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What drives science forward? A brief history of science in 6 stages.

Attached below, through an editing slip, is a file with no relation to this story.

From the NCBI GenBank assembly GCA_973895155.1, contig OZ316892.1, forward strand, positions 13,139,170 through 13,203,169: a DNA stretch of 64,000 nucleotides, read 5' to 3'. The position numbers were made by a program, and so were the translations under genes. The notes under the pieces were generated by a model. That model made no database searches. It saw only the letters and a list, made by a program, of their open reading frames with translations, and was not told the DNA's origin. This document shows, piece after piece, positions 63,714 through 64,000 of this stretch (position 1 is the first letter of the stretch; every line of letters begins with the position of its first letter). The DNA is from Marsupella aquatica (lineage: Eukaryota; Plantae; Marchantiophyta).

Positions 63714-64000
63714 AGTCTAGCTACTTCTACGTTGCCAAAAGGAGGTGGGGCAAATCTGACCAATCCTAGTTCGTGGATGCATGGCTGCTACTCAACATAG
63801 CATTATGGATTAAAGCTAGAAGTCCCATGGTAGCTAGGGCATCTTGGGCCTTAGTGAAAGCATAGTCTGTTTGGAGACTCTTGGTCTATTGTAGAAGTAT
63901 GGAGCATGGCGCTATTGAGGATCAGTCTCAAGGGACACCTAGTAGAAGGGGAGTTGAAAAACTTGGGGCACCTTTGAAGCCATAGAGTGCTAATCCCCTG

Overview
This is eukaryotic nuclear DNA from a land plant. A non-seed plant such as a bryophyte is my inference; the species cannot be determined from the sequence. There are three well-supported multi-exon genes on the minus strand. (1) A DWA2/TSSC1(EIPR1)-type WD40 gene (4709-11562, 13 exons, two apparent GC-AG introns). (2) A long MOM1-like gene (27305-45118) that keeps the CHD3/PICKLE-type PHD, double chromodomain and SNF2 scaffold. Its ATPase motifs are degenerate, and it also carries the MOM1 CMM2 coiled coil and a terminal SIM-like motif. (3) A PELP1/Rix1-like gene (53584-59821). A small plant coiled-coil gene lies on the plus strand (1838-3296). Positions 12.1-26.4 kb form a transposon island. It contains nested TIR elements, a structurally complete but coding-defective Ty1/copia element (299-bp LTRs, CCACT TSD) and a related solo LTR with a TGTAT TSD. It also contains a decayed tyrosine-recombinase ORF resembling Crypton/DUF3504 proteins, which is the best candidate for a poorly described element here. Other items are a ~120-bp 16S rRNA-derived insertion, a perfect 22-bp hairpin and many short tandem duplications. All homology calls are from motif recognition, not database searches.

At no other time in history has the world of knowledge changed as rapidly as today. Scientific progress accelerates at an unprecedented pace and seems to continue to accelerate without limit. It began in the early 20th century: A year after General Electric established its research laboratory in 1900 it employed eight scientists; less than thirty years later it employed 555. Bell Laboratories increased their research staff from 3,600 in 1925 to 4,200 in 1937. In Europe the Phillips Research Laboratories grew from four staff in 1914 to 415 staff in 1936. The hectic pace of scientific research increased during the second half of the century. 100,106 chemical substances were produced industrially in 1981, more than 3,000 new chemicals have been added since then. Their existence would be unthinkable without the effort of thousands of scientists, who think of ever-new combinations for the building blocks of nature. What causes this hectic research activity? What drives science in its quest for new insights into the laws of nature? The answer may not be straightforward, but one thing is beyond doubt: Whatever drives science forward is not necessarily what motivates scientists in their work. When a scientist is asked what drives science forward the answer is often: curiosity. But curiosity, the desire to understand for its own sake, is only one motivation among several, and not necessarily the most widespread one. Other reasons mentioned by science historians are the desire to enjoy oneself, the need to earn a living, the desire for reputation, the desire to serve humanity.1 It is worth dwelling on these motivations a little, so that we can clearly distinguish between the forces that drive science and the forces that drive scientists. It is true that some scientists are mainly motivated by curiosity. That curiosity should be the strongest force to drive science activity has, however, to be questioned. Scientists motivated mainly by curiosity often show very little interest in publishing their findings. But without the documentation of research results in written form science cannot move forward. Curiosity alone does not seem to achieve this. Darwin and Pavlov are prominent examples. Darwin laid the foundations to the theory of evolution, but fear to offend caused him to leave the manuscript of Origin of Species in a drawer for fourteen years. Only very reluctantly did he decide to make his research public when he learnt of the intentions of Alfred Russell Wallace to publish work that contained essentially the same ideas. Pavlov, recipient of the Nobel prize in physiology, was not interested in publication and was coerced by his assistants, who threatened to publish his work if he did not proceed to publication himself. To list the desire to enjoy oneself as an independent motivation appears difficult to sustain. It is hard to see how anyone can enjoy oneself in science without having a curious mind, because without the curiosity much of the work in science is just drudgery and mind-numbing routine. In the ordinary course of science, whether one counts blood cells under a microscope or performs lengthy mathematical calculations, the enjoyment 1